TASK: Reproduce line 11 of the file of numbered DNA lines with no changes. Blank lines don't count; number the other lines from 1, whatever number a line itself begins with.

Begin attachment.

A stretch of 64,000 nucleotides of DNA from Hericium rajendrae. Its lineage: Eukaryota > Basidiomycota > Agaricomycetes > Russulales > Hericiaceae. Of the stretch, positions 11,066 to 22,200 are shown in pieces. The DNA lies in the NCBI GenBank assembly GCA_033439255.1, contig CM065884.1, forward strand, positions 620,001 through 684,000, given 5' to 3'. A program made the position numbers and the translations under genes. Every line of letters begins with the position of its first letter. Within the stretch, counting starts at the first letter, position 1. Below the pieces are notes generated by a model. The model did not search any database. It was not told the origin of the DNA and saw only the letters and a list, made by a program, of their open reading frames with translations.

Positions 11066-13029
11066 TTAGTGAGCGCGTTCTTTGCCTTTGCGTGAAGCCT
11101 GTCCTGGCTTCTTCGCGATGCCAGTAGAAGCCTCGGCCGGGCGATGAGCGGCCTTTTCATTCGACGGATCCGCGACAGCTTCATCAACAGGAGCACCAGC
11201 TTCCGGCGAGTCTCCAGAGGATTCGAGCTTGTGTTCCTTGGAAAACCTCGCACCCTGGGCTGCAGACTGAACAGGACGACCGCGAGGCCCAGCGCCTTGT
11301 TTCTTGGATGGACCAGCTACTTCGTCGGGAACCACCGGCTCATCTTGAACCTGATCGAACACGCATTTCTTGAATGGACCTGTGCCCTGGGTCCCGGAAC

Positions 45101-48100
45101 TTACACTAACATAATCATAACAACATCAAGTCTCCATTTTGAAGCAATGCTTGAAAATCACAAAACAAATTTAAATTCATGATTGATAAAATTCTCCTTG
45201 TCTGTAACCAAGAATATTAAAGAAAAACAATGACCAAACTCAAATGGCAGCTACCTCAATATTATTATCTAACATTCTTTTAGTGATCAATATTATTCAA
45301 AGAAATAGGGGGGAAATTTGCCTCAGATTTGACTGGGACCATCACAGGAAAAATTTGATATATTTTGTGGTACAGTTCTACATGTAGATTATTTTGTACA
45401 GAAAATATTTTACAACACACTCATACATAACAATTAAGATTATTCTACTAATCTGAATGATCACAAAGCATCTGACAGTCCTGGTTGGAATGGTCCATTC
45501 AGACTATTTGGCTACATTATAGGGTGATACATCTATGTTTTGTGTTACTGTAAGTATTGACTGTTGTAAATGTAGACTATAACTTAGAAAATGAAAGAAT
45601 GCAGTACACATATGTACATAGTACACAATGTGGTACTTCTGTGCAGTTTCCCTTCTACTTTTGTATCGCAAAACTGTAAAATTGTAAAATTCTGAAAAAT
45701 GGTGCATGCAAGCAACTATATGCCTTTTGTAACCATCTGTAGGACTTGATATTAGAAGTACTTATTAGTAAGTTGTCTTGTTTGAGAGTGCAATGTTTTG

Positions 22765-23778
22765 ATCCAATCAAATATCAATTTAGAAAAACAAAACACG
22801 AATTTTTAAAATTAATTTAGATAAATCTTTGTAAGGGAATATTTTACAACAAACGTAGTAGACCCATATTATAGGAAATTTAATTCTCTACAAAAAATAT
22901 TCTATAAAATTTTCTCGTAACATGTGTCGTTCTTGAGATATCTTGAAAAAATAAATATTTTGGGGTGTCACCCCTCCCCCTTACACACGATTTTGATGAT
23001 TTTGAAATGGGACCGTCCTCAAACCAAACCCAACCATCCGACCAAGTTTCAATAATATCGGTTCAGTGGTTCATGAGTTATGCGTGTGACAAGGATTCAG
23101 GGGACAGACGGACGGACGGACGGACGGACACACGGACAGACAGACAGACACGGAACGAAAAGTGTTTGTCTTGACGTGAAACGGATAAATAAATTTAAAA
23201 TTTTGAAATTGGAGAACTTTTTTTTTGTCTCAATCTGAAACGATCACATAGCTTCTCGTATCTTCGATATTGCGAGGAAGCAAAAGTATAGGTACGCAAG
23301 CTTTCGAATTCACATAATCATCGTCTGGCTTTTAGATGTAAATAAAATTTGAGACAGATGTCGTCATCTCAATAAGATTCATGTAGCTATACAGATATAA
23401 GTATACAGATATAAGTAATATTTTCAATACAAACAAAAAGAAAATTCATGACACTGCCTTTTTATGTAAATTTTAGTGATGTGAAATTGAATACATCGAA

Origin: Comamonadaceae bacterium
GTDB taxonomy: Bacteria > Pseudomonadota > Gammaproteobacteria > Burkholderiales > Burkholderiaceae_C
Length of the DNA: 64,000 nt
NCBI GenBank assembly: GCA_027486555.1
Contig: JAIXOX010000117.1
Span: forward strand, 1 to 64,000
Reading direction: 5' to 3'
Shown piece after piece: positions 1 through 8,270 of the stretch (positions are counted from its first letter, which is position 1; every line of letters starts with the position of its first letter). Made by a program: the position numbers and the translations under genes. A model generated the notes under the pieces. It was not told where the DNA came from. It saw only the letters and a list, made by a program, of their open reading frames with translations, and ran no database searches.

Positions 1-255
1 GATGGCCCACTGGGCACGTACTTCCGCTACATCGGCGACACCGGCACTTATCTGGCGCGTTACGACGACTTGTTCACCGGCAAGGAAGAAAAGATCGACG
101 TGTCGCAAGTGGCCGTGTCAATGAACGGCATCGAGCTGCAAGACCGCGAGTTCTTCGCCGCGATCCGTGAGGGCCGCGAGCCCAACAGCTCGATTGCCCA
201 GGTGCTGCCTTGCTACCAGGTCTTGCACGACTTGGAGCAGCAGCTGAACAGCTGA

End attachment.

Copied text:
45401 GAAAATATTTTACAACACACTCATACATAACAATTAAGATTATTCTACTAATCTGAATGATCACAAAGCATCTGACAGTCCTGGTTGGAATGGTCCATTC